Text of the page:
Scotland Decides: Headquarters - Who needs 'em?

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We're told the only threat from Scottish banks taking their registrations south of the border is that the nation's stock of brass plaques will be diminished.

The first minister said this week that Scots are interested in jobs and company operations rather than corporate name plates.

None of the finance firms is threatening significant job losses. Scots still have the skills the finance sector needs, and so long as Scotland remains an attractive place to do business, they'll still be in demand.

Will an independent Scotland remaining an attractive place for business? The evidence is mixed. A cut in corporation tax might help. Jim Sillars' threat of a "day of reckoning" and nationalisation of off-message oil companies probably won't.

The business-friendliness would come down to the decisions taken by MSPs in deploying those "levers of power".


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Brass plaques

But do headquarters matter? Are they merely brass plaques? Or do they hold significant economic power? Whether it's a "yes" or a "no" to the independence question, I'm puzzled why there isn't more concern about them.

In the case of Lloyds Banking Group, the registration at Henry Duncan House in Edinburgh's George Street is attached to few jobs. One benefit is that it requires the company, with the largest number of shareholders of any UK firm, to hold its annual general meeting in Scotland.

But one benefit of the brass plate being moved is that it clarifies the position of an independent Scotland as no longer being required to bail them out if such banks collapse.

But the demise of Halifax Bank of Scotland (HBOS) tells a different story about headquarters. That was almost exactly six years ago, as a deal was hastily fixed for a takeover by Lloyds TSB.

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Taking that headquarters function out of the Mound in Edinburgh had a very significant impact on the capital. No, not as catastrophic as some predicted. But it left large holes in the contracts that head offices spin out.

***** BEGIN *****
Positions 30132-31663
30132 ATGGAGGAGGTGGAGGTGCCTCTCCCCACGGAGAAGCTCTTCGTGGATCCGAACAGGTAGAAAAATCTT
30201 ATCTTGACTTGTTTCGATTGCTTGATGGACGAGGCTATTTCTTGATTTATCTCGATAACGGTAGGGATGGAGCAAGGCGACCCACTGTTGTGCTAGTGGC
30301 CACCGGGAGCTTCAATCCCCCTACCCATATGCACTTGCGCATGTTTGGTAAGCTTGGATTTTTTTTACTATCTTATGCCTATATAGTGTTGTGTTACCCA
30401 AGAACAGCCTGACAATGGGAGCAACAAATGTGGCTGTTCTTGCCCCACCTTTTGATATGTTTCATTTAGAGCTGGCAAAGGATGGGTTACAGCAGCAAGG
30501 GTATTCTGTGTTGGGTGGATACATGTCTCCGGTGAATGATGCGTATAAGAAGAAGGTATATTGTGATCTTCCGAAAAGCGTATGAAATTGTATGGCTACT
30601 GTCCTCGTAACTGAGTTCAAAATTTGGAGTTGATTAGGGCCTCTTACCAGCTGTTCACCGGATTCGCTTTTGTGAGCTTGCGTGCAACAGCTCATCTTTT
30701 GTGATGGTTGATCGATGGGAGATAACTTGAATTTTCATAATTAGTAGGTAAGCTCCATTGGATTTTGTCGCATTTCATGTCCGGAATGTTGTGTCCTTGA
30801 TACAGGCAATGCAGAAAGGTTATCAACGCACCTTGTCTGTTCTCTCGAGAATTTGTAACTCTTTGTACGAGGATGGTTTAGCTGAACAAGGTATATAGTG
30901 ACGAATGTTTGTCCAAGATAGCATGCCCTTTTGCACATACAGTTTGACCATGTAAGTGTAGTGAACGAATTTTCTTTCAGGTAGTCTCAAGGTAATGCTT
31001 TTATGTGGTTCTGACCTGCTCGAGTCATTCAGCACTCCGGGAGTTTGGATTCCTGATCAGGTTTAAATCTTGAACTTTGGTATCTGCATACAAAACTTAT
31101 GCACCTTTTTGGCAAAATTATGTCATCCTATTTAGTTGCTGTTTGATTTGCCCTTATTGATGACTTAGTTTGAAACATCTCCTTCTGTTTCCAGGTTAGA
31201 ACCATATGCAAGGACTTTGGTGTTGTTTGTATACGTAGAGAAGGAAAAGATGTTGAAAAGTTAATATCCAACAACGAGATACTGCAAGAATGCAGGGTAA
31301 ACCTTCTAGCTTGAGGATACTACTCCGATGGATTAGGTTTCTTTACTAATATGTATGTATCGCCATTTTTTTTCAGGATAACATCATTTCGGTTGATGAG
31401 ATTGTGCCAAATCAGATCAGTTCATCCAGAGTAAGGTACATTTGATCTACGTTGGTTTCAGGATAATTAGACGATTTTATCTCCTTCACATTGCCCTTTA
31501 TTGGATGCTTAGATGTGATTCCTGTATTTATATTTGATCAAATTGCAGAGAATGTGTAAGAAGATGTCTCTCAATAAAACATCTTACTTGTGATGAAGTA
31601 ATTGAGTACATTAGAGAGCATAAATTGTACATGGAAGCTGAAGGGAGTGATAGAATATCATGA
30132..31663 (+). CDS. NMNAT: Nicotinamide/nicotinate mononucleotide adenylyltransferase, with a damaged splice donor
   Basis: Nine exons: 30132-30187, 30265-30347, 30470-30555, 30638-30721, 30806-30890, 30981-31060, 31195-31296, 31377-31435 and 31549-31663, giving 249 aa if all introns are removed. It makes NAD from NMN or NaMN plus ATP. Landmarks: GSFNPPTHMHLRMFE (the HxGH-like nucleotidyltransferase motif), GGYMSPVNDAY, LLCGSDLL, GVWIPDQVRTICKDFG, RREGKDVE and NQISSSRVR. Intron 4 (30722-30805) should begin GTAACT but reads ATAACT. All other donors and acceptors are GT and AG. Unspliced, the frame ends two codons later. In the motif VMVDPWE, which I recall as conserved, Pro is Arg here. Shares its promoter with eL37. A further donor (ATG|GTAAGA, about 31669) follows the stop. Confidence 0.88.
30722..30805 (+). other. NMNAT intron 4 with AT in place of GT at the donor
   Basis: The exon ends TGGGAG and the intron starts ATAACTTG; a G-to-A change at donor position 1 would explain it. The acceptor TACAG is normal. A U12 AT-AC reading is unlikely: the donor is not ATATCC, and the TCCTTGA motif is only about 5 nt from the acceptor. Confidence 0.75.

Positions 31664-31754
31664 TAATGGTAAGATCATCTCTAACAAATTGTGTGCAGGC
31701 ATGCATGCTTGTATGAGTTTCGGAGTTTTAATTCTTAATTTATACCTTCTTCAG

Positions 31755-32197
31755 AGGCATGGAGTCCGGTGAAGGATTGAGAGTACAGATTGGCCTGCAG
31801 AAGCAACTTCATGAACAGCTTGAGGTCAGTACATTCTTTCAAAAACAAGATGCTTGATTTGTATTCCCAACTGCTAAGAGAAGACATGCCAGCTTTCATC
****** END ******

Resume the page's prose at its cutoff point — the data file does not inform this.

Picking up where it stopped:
HBOS used Edinburgh lawyers, accountants and auditors. These aren't publicly quoted, and the city's professionals have nursed their financial pain in private. But in private, they'll admit that the departure of the bank's top brass from the capital has hit them hard.

Those high-earning bosses spent their salaries and bonuses in the capital, and contracted for others' services. They've not had much sympathy since the collapse, but more down-to-earth types who were running a wide range of supplier firms have faced the consequences of HBOS's demise.

Global players

What of others? Well, urging a "No" vote, Keith Cochrane, the chief executive of the Weir Group, says its Glasgow headquarters has 70 staff and spends "tens of millions of pounds" in the local economy. He's not ruling out a move out of Scotland if it's in the company's interests.

Weir has expanded very successfully by acquiring other engineering firms, most of them overseas. So has Wood Group, in the oil and gas sector.

Image copyright Weir Group

But big corporates like these are very rare in Scotland. Apart from finance, these two big engineers and a couple of transport giants, there are few significant global players in their sectors. There is an even more glaring gap in mid-sized companies based in Scotland positioned to grow into global players.

In the 1980s, the takeover of Scotland's corporate jewels was very big news. The Royal Bank of Scotland was only just saved from Hong Kong and Shanghai Banking Corporation because it became a big political issue, and a campaigning issue for newspapers.

Later that decade, the Guinness takeover of Scotland's biggest whisky distillers was hugely controversial. Opponents aggressively played the Scottish card in a bid to thwart a company that has since been rebranded Diageo, and which has 40% of the Scotch market.

Tech flagships